Royal riot of mean old machines

Indore-based automotive artist Vidita Singh draws paintings of vintage cars.

Published: 03rd September 2016 10:00 PM  |   Last Updated: 03rd September 2016 12:14 PM   |  A+A-


You get it when guys go mad about cars, no matter whether they are driving them or just talking about them. To an extent, some girls do that too. But you could never imagine a girl painting cars with passion. Meet Vidita Singh, who is the first and possibly the only successful female automotive artist in India, famous for her art on classic cars. Singh, wanting to preserve India’s automotive history and tradition, turned to canvas to bring the classic machines to life.

Belonging to the royal family of Barwani, an erstwhile princely state in Madhya Pradesh, Singh was exposed to fine automobiles and the stories attached to them from an early age, which became the reason for her becoming one of the first automotive artists in India. She is based in Indore.

royala.jpg“The passion for automobiles has been passed down for generations in my family. It started with my great grandfather, and it is an honour to continue the legacy. He was the Maharaja of Barwani and an early adopter of the automobile. My father Manvendra Singh is a recognised figure in the Indian automobile industry. A pioneer in the field of automotive restoration and a keen historian, he co-authored The Automobiles of the Maharajas,” the 36-year-old artist says.

Automotive art itself is a rare profession. So how did Singh get hooked? Being always fond of art, she started painting seriously only after school. A master’s degree in Art History further enhanced her artistic drive.

“I was commissioned to illustrate one of my father’s articles on an old racing Fiat Corsa, after which I decided to become an automotive artist. The journey so far has been slow and steady. I have had solo exhibitions in Delhi and Mumbai this year,” says Singh, who is preparing for an art exhibition in Dubai scheduled later this year.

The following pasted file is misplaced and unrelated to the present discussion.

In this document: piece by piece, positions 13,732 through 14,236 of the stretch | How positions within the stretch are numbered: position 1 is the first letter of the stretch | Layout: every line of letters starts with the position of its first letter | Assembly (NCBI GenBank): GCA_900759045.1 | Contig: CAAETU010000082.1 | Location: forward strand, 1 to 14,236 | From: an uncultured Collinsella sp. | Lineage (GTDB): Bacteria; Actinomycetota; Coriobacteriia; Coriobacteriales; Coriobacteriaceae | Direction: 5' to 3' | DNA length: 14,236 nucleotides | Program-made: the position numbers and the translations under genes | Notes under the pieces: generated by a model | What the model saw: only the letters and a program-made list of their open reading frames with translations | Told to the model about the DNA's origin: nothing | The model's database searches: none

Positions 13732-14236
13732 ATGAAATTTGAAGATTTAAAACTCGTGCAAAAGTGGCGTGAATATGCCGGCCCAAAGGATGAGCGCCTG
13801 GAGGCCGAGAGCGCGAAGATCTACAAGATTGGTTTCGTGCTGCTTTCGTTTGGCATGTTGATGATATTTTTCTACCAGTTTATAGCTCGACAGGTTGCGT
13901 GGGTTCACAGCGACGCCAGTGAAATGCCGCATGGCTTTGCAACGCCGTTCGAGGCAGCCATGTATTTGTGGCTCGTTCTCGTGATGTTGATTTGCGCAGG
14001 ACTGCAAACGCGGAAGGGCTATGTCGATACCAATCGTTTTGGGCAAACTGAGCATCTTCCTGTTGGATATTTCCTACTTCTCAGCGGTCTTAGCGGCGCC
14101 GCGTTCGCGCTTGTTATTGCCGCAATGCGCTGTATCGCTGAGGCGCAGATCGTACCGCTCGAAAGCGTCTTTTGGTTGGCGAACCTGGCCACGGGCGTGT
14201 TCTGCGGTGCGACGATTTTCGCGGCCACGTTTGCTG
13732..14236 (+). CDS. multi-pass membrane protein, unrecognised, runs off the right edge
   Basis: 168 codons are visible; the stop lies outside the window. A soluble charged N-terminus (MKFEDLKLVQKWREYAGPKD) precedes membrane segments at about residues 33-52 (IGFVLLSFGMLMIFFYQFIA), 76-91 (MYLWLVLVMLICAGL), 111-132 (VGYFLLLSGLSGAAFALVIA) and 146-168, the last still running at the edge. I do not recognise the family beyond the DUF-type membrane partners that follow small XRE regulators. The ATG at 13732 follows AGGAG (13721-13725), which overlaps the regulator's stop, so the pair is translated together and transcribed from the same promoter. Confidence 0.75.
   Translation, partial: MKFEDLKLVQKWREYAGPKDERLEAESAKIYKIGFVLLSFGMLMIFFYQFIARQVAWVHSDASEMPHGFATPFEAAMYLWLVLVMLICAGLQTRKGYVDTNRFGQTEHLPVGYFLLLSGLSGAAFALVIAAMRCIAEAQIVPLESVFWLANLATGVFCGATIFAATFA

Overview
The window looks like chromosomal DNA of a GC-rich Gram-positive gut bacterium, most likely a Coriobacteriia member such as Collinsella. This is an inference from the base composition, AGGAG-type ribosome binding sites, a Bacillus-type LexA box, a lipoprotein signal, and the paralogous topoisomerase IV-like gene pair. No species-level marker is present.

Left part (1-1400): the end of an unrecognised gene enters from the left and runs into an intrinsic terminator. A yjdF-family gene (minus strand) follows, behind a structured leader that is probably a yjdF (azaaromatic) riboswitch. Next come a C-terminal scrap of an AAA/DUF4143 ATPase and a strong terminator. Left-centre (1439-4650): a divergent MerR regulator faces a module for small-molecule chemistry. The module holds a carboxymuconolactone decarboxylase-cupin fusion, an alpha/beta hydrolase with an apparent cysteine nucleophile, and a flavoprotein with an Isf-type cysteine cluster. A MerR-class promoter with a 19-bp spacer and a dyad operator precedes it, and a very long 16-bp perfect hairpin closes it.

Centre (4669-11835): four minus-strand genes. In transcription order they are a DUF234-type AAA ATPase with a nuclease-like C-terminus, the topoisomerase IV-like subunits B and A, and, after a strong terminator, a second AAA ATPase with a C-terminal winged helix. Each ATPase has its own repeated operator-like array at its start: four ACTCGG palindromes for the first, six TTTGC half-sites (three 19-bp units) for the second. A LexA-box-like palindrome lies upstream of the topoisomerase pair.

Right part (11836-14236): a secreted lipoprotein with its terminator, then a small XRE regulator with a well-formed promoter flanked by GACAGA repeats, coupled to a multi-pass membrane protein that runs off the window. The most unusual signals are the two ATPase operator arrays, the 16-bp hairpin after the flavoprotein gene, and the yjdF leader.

royalb.jpgShe was commissioned to make a painting for Ford Motor’s centenary celebrations, which now hangs in the office of the company’s India managing director. Singh has also made paintings for the corporate office of Hyundai Motor Company, India.

While our country is yet to catch up with the world in automotive art, Singh believes that is because the art form is not considered as mainstream. In her words, the beauty of automobiles of the past is the reason for her becoming an artist. She sees cars, especially classic and vintage, as masterpieces of design. Through her paintings, she wants to try and bring their beauty to the forefront. She believes that if we can consider ‘Still Life’ as a category of fine arts, then we can definitely see the beauty in the lines of a vintage or classic cars. For Singh, cars have soul and she tries to bring out their stories in her paintings.

Her works include a wide range of sceneries, and canvasses such as oils, charcoals and watercolours. She wanted to bring out the beauty of the country and the cars as they would have been in their days of glory and thus started documenting historical aspects of Indian motor history. Her depictions comprise the classic cars parked in palaces, driving up a dusty road or going up the Himalayas.

It was when Singh turned her attention into doing exotic cars, especially designed for the Maharajas, that she stylised her paintings with an art deco eye. Talking about her choice of canvass, she says, “I link the style of the car with the style of the painting. The lines and colours of the cars are the core to the painting and they help mould the surroundings they are represented in.”

Of all the paintings that she has sold, ‘Buick at the Shikaar’ and ‘Lancia at the Polo Match’ are her favourite ones, as they truly represent the essence of her vision. Singh wants to present her art as a tribute to the work done by her family and that is the desire that keeps driving her forward, to paint every car which represents Indian automotive history and bring out the beauty and character in each of them.

Singh wants the automotive art to catch the attention of many more in India and hopes if manufacturers can give an impetus to it, the art form will definitely go several miles.

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